AB 1575 is meant to clean up parts of the existing MMRSA. The revision clarifies existing stipulations and spells out new ones. It touches on a variety of aspects, including the industry’s business model, licensing issues, banking services, and research and development.
On Monday, January 4, 2016, AB 1575 was introduced to the California Assembly by the same bipartisan group that authored the Medical Marijuana Regulation and Safety Act (MMRSA).
Called the Refinement of the Medical Marijuana Regulation and Safety Act, AB 1575 cleans up inconsistencies, amends errors, and refines issues in the law that became evident almost as soon as it was enacted. These revisions will help improve implementation of the industry’s regulatory infrastructure and facilitate the transition for local governments, existing MMJ enterprises, and the general public.
Key stipulations from AB 1575 as are as follows:
For-Profit MMJ Business Model To Be Allowed
The bill explicitly states that MMJ businesses will be allowed to operate not-for-profit, for-profit, or in any combination thereof. This includes allowance for existing collectives to operate for profit.
Refinements to Licenses
One important aspect is that AB 1575 clearly defines testing standards for medicine, especially that a licensed lab analyze medicine in the exact final form in which patients will consume it.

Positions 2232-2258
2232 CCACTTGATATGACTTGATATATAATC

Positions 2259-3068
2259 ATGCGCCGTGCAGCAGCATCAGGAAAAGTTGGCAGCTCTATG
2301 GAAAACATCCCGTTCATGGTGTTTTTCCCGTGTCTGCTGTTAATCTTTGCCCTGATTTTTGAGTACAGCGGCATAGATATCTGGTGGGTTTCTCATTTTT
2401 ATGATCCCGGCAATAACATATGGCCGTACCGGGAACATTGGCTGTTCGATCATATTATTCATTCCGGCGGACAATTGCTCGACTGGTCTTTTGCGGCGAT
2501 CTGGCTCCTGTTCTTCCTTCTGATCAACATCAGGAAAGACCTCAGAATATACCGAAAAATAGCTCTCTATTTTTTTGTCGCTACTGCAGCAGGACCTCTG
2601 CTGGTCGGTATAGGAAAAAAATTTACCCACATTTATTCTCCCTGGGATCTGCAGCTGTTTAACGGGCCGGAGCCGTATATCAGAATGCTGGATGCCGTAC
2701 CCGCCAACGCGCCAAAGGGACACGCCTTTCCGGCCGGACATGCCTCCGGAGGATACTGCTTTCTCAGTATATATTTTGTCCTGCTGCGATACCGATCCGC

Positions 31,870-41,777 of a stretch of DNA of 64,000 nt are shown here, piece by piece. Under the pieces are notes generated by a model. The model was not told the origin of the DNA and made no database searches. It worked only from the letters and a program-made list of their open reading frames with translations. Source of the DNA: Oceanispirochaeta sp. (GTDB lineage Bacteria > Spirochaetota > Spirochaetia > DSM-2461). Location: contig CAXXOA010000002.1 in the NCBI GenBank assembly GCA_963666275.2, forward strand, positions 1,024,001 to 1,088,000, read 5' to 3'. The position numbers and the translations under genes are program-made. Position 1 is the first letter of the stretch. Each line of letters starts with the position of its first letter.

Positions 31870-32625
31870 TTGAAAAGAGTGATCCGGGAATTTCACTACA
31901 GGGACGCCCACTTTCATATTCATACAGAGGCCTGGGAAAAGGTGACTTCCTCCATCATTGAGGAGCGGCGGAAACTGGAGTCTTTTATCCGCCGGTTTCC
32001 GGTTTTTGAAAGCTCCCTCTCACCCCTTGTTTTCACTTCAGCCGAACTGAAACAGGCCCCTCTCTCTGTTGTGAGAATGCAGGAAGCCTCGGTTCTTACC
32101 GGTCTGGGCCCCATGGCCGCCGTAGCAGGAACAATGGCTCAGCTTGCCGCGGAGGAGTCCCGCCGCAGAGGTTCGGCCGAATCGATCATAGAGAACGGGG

Another one is that a license for non-traditional dispensaries has been created, which allows these enterprises to operate without traditional storefronts open to the walk-up public. Simply put, the guidelines set forth in MMRSA now apply to delivery services.
AB 1575 dictates that the Board of Equalization (BOE) form an advisory group of various stakeholders (representatives from financial institutions, the medical marijuana industry, and both state and federal banking regulators) to discuss the issue of the medical marijuana industry’s access traditional banking services. The BOE will then be required to report its findings to the Legislature by July 1, 2017.
Guidelines for Research & Development
AB 1575 stipulates that research institutions and businesses have access to limited amounts of medical marijuana for research purposes. Guidelines for this R & D are to be set forth by the Bureau of Medical Marijuana Regulation, which would also issue the medical marijuana research permit.
Disclaimer: This article has been prepared and published for informational purposes only and is not offered, nor should be construed, as legal advice.